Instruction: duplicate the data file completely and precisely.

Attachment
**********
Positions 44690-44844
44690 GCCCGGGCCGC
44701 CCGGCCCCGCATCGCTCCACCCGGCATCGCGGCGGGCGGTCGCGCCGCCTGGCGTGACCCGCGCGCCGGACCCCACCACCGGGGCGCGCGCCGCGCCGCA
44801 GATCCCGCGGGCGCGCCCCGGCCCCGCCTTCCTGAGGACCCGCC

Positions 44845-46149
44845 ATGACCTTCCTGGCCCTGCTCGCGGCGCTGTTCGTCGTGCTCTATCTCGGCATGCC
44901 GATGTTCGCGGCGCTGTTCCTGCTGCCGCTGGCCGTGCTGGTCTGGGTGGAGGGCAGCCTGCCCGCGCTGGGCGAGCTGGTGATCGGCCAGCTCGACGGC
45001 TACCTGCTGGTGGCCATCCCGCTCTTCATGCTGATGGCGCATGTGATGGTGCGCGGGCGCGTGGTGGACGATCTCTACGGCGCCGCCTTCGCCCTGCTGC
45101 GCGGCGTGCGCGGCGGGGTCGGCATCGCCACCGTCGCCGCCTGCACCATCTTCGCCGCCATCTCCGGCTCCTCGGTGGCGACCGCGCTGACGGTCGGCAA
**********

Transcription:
Positions 44690-44844
44690 GCCCGGGCCGC
44701 CCGGCCCCGCATCGCTCCACCCGGCATCGCGGCGGGCGGTCGCGCCGCCTGGCGTGACCCGCGCGCCGGACCCCACCACCGGGGCGCGCGCCGCGCCGCA
44801 GATCCCGCGGGCGCGCCCCGGCCCCGCCTTCCTGAGGACCCGCC

Positions 44845-46149
44845 ATGACCTTCCTGGCCCTGCTCGCGGCGCTGTTCGTCGTGCTCTATCTCGGCATGCC
44901 GATGTTCGCGGCGCTGTTCCTGCTGCCGCTGGCCGTGCTGGTCTGGGTGGAGGGCAGCCTGCCCGCGCTGGGCGAGCTGGTGATCGGCCAGCTCGACGGC
45001 TACCTGCTGGTGGCCATCCCGCTCTTCATGCTGATGGCGCATGTGATGGTGCGCGGGCGCGTGGTGGACGATCTCTACGGCGCCGCCTTCGCCCTGCTGC
45101 GCGGCGTGCGCGGCGGGGTCGGCATCGCCACCGTCGCCGCCTGCACCATCTTCGCCGCCATCTCCGGCTCCTCGGTGGCGACCGCGCTGACGGTCGGCAA